Editors' note: This story was originally published in January 2012. The latest update adds the Fujifilm X-M1.
The category of interchangeable-lens cameras subsumes a variety of capabilities and designs. You have the familiar dSLRs, large-bodied models that use a reflex mirror to enable the use of a through-the-lens optical viewfinder. Then there are Sony's SLT (Single-Lens Translucent) models, which incorporate the same phase-detection autofocus system as dSLRs, but with a fixed mirror that requires the use of an electronic viewfinder (EVF) rather than an optical one. And then there are the mirrorless models, which generally use contrast-detection autofocus and, if they have a viewfinder, it's an EVF. Though they're sometimes referred to as "compact system cameras," they're not all compact; in fact, only a handful could really be classified as such.
The mirrorless models cover a lot of ground. For instance, there are compact models designed for people dissatisfied with the image quality and performance of point-and-shoot models and who are looking for more. Then there are the models for advanced shooters who want the speed and photo quality of a dSLR without the bulk. And there are a host of models that slide along the continuum between the two.
This isn't to say that the rest of the ILC crowd doesn't measure up; though some have weak aspects, such as slow performance or overly large bodies, there don't seem to be any real losers among the entire field. You can find good options on our list of best interchangeable-lens cameras. There are a truckload of mainstream models I haven't yet reviewed, including the Olympus PEN E-PL5 and PEN E-PM2; Pentax's tiny Q7; the Nikon 1 J3 and V2; the Panasonic Lumix DMC-G6 and GF6; Sony's NEX-3N; and the Samsung NX300, NX20, and NX2000 -- and of course the yet-to-ship Galaxy NX. Whew! Plus the field is heating up for the more expensive models, such as Fujifilm's X-Pro1 and X-E1, Sony's (hopefully soon-to-be-replaced) Alpha NEX-7, and the Olympus OM-D E-M5 and E-P5.
So with that distinction in mind, here are some of my favorite sub-$1,000 -- with lens -- mirrorless models.
Sony Alpha NEX-6
Now priced comfortably less than $1,000 at about $800, the NEX-6 is my pick for the best overall model and Editors' Choice in this class, and better than a lot of competing dSLRs. It's fast, full-featured, and well designed, though it's since ceded the best-photo-quality crown in this class to the Fujifilm X-M1. Read the full review of the Sony Alpha NEX-6.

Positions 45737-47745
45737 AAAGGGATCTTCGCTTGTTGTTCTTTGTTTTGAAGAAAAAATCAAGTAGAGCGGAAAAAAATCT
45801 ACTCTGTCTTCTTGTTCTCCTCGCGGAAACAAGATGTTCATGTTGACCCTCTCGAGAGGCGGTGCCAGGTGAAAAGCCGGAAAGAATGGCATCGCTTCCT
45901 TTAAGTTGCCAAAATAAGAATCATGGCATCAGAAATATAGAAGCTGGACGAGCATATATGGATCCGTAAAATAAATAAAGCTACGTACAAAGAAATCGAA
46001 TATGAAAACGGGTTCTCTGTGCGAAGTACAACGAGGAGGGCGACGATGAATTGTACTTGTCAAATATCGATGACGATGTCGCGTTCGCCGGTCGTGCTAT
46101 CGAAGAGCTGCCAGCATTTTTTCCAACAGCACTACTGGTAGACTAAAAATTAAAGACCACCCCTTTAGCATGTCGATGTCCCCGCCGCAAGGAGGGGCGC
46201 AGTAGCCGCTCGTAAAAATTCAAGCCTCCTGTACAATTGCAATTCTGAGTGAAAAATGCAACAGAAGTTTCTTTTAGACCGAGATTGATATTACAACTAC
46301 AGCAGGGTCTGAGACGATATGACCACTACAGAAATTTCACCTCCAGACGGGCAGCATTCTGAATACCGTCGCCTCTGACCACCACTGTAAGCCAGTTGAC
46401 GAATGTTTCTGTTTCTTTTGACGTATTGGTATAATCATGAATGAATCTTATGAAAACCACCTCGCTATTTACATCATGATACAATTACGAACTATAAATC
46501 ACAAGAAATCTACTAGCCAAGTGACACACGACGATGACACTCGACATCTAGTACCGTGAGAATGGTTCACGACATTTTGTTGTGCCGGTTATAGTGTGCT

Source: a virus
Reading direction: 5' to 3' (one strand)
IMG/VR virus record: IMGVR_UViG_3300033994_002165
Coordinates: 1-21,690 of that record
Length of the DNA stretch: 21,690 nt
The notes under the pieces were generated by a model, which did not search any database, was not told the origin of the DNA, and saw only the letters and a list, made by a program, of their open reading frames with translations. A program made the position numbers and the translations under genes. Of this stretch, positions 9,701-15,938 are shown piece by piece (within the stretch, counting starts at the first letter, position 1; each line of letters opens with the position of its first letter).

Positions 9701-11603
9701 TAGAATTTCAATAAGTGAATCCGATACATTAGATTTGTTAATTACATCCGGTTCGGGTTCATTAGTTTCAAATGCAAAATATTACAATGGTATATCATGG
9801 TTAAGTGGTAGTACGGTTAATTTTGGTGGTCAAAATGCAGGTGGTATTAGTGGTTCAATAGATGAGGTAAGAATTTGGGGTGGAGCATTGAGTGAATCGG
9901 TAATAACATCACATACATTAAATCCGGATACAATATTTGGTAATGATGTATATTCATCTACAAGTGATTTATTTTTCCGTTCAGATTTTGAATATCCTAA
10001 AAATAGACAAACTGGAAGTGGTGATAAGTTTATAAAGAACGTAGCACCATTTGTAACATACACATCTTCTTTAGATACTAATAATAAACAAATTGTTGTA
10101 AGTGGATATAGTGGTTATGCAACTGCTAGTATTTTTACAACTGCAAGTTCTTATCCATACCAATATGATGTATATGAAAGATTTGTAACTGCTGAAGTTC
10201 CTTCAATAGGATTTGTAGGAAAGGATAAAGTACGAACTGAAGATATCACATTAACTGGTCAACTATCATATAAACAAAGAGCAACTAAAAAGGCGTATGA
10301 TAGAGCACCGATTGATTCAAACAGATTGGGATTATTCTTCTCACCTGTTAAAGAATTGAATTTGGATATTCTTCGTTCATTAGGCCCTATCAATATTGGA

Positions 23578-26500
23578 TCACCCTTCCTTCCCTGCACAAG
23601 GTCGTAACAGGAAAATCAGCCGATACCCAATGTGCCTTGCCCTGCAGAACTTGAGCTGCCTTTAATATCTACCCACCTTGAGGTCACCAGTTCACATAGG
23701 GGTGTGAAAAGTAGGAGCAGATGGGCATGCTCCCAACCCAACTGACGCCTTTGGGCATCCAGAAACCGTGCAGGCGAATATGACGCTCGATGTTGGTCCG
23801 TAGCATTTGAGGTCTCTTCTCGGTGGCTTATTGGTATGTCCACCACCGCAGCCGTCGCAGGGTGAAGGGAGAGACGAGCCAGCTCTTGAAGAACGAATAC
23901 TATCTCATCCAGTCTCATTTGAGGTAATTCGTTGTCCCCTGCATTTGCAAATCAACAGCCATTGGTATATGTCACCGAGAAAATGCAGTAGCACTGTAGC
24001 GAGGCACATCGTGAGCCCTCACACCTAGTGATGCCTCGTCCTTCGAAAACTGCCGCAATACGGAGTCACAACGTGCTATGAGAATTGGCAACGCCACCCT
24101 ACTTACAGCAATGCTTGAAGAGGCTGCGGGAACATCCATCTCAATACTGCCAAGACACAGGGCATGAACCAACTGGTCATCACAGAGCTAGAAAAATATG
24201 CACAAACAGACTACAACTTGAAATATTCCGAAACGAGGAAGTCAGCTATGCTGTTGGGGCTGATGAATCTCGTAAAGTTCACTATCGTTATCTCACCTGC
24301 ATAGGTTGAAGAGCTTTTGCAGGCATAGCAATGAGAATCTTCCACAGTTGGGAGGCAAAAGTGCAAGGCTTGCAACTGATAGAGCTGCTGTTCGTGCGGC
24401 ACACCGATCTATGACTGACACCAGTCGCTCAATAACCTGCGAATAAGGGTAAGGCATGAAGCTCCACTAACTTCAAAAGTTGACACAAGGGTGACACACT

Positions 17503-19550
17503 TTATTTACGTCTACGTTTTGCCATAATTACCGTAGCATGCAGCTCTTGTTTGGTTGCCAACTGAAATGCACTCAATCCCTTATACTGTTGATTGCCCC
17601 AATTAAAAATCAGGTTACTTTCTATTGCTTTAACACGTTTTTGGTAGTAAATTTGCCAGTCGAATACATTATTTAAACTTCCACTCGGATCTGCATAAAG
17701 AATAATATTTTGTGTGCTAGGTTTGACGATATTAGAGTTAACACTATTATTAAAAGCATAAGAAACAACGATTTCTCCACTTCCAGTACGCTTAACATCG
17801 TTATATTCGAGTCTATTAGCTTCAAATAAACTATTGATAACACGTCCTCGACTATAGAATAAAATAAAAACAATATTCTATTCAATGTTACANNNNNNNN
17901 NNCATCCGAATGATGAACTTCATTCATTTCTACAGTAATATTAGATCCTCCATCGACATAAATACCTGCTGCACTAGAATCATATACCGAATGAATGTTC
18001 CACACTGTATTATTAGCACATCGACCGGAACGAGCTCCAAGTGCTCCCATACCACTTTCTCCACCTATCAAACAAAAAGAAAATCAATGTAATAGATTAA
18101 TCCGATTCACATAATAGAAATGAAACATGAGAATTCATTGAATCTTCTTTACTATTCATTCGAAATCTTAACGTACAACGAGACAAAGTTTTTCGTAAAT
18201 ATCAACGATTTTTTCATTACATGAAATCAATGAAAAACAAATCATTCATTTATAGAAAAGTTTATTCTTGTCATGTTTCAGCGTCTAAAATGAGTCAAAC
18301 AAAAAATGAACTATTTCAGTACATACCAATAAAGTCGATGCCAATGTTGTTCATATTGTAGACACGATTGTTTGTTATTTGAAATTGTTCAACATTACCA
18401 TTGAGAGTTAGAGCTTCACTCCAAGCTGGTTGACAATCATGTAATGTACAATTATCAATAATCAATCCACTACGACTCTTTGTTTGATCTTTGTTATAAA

It's not the fastest and falls short on video quality, but the X-M1 delivers the best photo image quality for less than $1,000. It's also one of the more attractive cameras in this class, and doesn't skimp on features, with a tilting LCD and Wi-Fi (although Fujifilm's connectivity implementation was rather weak at test time). Its big brother the X-E1 offers a more retro/analog shooting experience -- and the same strengths and weaknesses -- with a lot more photographer-targeted controls and an electronic viewfinder, but because it also ships with a better lens its kit price is over $1,000. Read the full review of the Fujifilm X-M1.
If you want the least expensive model that will still give you the performance and photo-quality boost of a worthwhile upgrade from a point-and-shoot, the E-PL3 is a great choice. It's not really the best in any one particular aspect, but it delivers a combination of photo quality, performance, features, and design that should please a lot of shooters looking for something better than their current snapshot camera or camera phone, and though it's relatively old that means the price is a lot easier to swallow than that of some of the newer, more advanced cameras. The same goes for the last-generation Sony Alpha NEX-F3, which comes in an extremely close second; equipped with a zoom lens, it's bigger than the E-PL3, and the selection of E-mount-compatible lenses is smaller than that for Micro Four Thirds. Read the full review of the Olympus E-PL3.
Sony Alpha NEX-5R
For the model most suited for shooting video at a reasonable price, the NEX-5R gets my vote. It's a slightly better camera than my last pick for this use, the NEX-5N, though it's got similar video quality, so if you're price-sensitive I think you'll be equally happy with the cheaper model. For either, I suggest you consider the 16-50mm f3.5-5.6 Retractable Zoom lens if you'll be shooting with something other than a prime. Read the full review of the Sony Alpha NEX-5R.
Looking for specs and pricing? Compare these mirrorless cameras head-to-head.